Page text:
A Step-by-Step Guide to Hitting Out of a Steep Bunker

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If you’re a golfing fanatic (like me), you’ve probably avoided hitting your ball in a steep sand bunker. To the golfing-eye, they look unpleasant as we all know they’re the most challenging places to knock your ball out of. But, with the proper technique, practice, and club, you’re able to hit that ball right out of there. Before we get into these exclusive techniques, let’s discuss what a steep bunker is in golf for those who don’t know.

A steep bunker is a depression near either the green or fairway that is filled with sand. They implement these within a golf course to increase the difficulty as it’s challenging to perform a swing out of them successfully.

Now everybody knows what a steep bunker is, we’re now ready to discuss the techniques and drills to improve your swing within these areas. Although you’ll typically try to miss a steep bunker when playing golf, sometimes you can end up there.

How do you hit out of a steep bunker?

Steep bunkers, or commonly known as sand traps, can be highly problematic for individuals that aren’t well-trained within that area. But, as a golfer, you’ll need to practice in the sand, as bunkers are found on all golf courses.

If you want to enhance your golfing skills by increasing your performance in steep bunkers, I suggest you read the guide below.

Step 1: Setting up

First things first, you’ll need the select the appropriate club for the bunker. This highly depends on where you’re positioned on the course. Here are some clubs you should consider using when you’re setting up your bunker shot, depending on your location:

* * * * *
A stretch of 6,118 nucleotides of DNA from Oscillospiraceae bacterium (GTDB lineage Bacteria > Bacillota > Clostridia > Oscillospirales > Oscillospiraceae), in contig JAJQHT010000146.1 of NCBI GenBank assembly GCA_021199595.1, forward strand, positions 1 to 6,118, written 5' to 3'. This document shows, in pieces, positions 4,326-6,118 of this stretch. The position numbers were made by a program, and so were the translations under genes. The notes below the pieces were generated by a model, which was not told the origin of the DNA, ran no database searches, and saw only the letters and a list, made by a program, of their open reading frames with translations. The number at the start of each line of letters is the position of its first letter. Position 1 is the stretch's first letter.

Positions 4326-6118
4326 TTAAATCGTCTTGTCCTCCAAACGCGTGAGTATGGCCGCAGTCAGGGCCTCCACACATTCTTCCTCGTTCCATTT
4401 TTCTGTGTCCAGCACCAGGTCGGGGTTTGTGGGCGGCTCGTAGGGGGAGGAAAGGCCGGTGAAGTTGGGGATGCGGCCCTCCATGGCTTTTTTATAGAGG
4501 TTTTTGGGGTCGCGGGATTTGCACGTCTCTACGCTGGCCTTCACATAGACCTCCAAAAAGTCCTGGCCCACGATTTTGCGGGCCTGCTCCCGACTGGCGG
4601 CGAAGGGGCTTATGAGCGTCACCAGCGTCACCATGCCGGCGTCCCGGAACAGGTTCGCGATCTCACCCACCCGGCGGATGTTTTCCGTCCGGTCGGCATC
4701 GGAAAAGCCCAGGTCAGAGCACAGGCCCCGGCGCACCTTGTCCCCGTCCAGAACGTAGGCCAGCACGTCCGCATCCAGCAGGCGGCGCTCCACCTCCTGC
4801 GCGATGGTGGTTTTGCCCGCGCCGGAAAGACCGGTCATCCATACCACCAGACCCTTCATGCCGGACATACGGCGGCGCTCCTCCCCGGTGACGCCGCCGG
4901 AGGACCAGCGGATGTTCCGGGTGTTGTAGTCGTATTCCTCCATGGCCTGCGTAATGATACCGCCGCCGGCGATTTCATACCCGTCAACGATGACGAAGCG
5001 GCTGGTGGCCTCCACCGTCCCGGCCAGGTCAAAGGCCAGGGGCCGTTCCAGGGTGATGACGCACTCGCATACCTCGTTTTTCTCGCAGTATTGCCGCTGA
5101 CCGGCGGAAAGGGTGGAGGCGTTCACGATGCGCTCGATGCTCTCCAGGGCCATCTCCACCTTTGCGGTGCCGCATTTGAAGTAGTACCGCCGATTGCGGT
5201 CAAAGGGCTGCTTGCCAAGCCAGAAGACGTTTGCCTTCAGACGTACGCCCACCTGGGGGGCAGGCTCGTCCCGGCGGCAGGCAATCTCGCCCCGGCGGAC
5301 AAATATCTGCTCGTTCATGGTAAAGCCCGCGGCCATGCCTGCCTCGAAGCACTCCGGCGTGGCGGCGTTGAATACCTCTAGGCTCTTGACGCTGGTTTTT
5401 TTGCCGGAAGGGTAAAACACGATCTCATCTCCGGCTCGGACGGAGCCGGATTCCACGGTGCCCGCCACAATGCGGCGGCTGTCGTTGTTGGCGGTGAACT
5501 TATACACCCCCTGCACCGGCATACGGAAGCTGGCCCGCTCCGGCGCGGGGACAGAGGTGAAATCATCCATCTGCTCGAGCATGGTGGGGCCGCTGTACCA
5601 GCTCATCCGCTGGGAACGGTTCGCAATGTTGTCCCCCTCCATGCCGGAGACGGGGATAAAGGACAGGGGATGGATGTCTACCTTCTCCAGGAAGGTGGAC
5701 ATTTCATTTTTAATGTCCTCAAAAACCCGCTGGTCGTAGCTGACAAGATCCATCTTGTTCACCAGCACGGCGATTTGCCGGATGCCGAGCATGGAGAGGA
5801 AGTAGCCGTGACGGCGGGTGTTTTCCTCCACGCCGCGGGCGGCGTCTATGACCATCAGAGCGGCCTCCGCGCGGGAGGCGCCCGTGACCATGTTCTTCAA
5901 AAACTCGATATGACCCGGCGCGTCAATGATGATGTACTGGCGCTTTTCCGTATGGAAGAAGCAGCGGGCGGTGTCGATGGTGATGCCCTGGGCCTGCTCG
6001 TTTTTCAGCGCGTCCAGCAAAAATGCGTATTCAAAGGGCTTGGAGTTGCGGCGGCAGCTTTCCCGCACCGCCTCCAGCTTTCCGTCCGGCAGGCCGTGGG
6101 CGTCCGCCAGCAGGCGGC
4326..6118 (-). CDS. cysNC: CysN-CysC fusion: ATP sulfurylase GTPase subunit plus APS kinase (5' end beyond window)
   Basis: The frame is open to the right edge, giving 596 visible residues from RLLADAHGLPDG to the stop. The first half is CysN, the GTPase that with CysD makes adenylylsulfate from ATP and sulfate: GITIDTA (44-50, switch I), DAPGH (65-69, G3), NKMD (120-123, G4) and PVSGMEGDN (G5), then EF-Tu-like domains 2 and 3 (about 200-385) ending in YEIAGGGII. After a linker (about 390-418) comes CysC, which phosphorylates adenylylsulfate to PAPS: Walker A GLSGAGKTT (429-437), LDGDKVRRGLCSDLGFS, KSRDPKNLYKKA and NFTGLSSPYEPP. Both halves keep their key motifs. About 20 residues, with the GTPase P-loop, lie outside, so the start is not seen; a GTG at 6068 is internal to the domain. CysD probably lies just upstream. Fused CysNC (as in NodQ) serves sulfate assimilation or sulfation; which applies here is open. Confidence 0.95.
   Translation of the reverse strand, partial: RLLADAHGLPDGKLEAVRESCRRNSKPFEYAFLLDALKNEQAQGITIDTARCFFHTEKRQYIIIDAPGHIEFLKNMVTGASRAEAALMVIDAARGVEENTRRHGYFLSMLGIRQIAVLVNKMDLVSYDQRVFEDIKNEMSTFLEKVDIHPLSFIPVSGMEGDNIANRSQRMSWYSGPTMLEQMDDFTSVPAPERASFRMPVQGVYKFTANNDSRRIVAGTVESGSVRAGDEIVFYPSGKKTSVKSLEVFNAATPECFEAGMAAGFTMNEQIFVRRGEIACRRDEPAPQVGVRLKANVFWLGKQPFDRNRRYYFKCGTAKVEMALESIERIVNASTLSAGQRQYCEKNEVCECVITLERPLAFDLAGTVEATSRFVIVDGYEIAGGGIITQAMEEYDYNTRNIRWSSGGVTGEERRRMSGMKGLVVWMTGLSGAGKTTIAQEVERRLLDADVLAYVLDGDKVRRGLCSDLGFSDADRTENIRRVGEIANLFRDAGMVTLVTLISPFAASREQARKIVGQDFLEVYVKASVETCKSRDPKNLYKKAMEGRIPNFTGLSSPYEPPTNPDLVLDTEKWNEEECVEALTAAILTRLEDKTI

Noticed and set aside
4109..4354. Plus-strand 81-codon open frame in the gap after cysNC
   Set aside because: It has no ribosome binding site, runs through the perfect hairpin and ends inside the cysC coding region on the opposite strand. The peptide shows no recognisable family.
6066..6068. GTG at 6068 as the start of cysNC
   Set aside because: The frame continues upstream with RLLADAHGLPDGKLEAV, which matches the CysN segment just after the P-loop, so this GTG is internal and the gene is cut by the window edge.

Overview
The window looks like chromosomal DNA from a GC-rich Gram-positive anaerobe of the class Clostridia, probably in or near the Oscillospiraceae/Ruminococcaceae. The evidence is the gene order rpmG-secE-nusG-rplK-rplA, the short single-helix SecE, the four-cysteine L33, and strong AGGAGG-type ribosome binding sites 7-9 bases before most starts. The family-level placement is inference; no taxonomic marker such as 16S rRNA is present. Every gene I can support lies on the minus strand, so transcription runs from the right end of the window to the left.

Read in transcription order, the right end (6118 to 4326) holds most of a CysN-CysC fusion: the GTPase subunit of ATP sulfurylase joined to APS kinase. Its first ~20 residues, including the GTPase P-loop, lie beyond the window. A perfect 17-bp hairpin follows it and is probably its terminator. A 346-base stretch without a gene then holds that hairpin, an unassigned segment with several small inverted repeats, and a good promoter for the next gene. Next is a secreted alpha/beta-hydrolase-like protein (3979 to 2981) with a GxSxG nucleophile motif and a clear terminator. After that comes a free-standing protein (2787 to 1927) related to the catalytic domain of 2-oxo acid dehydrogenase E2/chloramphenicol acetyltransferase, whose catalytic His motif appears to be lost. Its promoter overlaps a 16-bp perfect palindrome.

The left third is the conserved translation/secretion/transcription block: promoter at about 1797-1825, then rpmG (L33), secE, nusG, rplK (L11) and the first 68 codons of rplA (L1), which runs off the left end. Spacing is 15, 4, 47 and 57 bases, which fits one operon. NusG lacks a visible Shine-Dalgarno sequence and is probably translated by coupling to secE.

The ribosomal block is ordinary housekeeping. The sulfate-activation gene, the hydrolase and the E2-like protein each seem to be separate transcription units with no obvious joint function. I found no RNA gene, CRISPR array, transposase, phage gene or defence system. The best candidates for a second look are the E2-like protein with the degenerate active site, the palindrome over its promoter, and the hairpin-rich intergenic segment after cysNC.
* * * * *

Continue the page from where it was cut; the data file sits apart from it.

• 60-degree lob wedge – You’ll want to select this club if you short-side yourself in a deep greenside bunker. For those who don’t know, this means you don’t have a lot of green to work with, and therefore, you’ll need it to go high and short.
  • 56-degree sand wedge – Now, if you’ve positioned yourself in a long-side steep bunker (the opposite of the short-side, meaning you have a lot of green to work with), you’ll want to select a 56-degree sand wedge. This is because they’re superb at gaining both height and distance to get out of the bunker successfully.
  • 52-degree gap wedge – If you don’t have a 56-degree sand wedge in your caddy, another superb choice for when you’re positioned in a long-side steep bunker is a 52-degree gap wedge. Again, this will provide you the same outcome like the above.

Note – Many people believe they can only use sand wedges when striking out of a bunker. However, many professionals have proven this isn’t the case, and you can get better results using the above.

Analyze the condition of the sand

Something else you’ll want to consider is the condition of the sand. On a golfing course, you’ll typically have either soft or firm sand. Here’s what you need to know about them: